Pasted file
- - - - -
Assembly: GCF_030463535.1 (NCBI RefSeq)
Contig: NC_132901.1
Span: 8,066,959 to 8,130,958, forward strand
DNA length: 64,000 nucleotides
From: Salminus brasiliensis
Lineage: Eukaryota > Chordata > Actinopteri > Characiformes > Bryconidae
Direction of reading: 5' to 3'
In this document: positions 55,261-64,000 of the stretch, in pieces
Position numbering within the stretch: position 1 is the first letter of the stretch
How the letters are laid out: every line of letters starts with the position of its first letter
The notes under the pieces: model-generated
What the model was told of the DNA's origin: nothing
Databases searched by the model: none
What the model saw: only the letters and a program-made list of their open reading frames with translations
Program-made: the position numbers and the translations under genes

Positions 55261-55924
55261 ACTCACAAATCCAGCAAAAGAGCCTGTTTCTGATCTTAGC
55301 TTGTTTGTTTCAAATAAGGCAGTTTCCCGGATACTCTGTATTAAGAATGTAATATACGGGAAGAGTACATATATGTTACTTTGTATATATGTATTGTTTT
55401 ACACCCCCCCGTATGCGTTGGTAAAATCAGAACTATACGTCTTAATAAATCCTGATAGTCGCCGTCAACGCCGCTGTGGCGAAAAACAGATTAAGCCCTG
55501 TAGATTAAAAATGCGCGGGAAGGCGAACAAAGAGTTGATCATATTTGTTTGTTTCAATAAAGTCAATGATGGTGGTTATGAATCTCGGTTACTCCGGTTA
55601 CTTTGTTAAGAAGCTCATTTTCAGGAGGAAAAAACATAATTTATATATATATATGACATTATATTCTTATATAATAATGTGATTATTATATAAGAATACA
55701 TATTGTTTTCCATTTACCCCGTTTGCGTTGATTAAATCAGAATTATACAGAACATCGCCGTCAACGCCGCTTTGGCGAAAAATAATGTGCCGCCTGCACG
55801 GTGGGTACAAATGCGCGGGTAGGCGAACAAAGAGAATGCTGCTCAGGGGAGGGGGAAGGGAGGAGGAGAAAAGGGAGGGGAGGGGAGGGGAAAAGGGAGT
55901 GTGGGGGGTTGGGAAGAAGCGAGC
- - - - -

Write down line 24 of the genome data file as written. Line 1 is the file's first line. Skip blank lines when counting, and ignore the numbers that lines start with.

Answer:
55901 GTGGGGGGTTGGGAAGAAGCGAGC